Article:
7 August 2015: A visit to a museum allows most Australians to see beautiful art, interesting objects and interactive displays, but for those with blindness or vision impairment, the experience is limited.
University of Canberra PhD student Beaux Guarini’s research explores the ways that people who experience blindness or low vision wish to engage with museum and their collections.
Following the recent Mobile Makers forum and exhibition at the University, Mr Guarini has staged at a pop-in pop-up museum, using replica museum items which have been digitally designed and fabricated.
“I’ve been exploring some of the opportunities and constraints in creating replicas of museums exhibits through 3D printing, but these are items that people can handle and come to know in a very different way,” he said.
The museum space has welcomed guests with vision impairment and other attendees have been invited to wear glasses simulating a vision impairment to experience these items in the way a person with limited sight would.
The items include a copy of a 200-year-old Wedgwood sugar bowl, which features Ancient Egyptian-inspired motifs, such as gods in animal form including crocodiles and birds.
"The original sugar bowl was made from earthenware and was created by the famous Wedgwood company to commemorate a key British naval victory over the French in 1798," Mr Guarini said.
The version created for the pop-in pop-up museum has been 3D printed in polyamide (nylon plastic) and hand-painted using acrylic paints and sealed with a matt varnish.
Another of Mr Guarini's creations is a scaled down version of a Distler tin-plated toy car from 1930's Germany.
Both original items are held within the collection of the Powerhouse Museum | Museum of Applied Arts and Sciences in Sydney. The museum has scanned the items and freely offers the data to the public to recreate these items through digital fabrication.
Mr Guarini said he questions the ‘do not touch’ethos of many museums and galleries, but his work removes some concerns about people handling these objects.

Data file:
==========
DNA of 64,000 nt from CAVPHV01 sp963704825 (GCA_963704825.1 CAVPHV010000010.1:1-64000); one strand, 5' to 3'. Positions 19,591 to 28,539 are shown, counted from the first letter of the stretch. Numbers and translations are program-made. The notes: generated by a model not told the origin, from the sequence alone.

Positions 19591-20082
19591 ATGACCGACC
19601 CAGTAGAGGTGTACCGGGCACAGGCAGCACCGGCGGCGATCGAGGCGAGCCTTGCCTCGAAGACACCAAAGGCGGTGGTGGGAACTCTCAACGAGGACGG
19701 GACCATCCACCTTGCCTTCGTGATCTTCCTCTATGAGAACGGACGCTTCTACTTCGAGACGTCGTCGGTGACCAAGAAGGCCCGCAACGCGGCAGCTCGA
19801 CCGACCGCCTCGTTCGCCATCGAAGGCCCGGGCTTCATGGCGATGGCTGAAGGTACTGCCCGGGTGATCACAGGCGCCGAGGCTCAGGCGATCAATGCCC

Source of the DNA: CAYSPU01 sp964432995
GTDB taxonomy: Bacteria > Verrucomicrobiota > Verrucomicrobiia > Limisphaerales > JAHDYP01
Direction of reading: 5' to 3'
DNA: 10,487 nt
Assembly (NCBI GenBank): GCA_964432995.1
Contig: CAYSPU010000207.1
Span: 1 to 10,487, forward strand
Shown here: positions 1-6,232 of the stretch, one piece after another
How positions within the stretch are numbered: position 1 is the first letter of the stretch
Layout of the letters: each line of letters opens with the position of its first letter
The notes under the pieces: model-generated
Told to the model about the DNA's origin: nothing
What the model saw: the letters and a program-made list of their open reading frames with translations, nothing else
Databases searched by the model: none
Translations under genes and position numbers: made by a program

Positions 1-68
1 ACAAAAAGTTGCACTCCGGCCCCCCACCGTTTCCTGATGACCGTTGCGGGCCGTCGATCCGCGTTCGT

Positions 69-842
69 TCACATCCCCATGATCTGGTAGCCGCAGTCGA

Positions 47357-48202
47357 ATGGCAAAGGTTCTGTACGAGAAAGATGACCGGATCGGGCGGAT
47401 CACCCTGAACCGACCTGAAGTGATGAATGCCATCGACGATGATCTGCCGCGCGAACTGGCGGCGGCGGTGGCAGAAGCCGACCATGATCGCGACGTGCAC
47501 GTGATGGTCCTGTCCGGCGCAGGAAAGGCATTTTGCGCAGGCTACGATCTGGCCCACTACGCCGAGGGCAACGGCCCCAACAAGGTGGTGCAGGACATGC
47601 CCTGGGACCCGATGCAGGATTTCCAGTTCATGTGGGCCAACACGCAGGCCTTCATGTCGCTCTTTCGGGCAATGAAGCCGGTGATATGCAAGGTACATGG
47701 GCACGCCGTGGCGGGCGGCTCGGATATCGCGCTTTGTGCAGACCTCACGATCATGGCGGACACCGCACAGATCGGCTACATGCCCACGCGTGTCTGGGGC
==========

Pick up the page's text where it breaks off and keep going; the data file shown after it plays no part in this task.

“Barriers which may prevent museums from allowing people to handle these objects, whether based on concerns of fragility or rarity, don’t apply to a 3D printed replica. It means people can feel the features and create their own experience of it, without necessarily being able to see it.”
Australian museums have expressed an interest in Mr Guarini’s research, he’s working alongside a number of major institutions exploring how Australian museums can better accommodate the aspirations of people with vision impairment.
“I seem to be getting a call from a new museum every couple weeks which I take as a great sign that my research is going towards meeting a real-world need.”
“It’s important to remember that access means more than touching objects – we need to embrace all the senses. I want us to re-think how objects are displayed, introducing large print labels with good contrast, verbal descriptions of objects on display and audio descriptions of audio-visuals, can remove some of the barriers encountered by people with vision impairment,” Mr Guarini said.
Mr Guarini’s research is supported by the Faculty of Arts and Design and by the Centre for Creative and Cultural Research. Most of his participants are affiliated with the Royal Society for the Blind – Canberra Blind Society.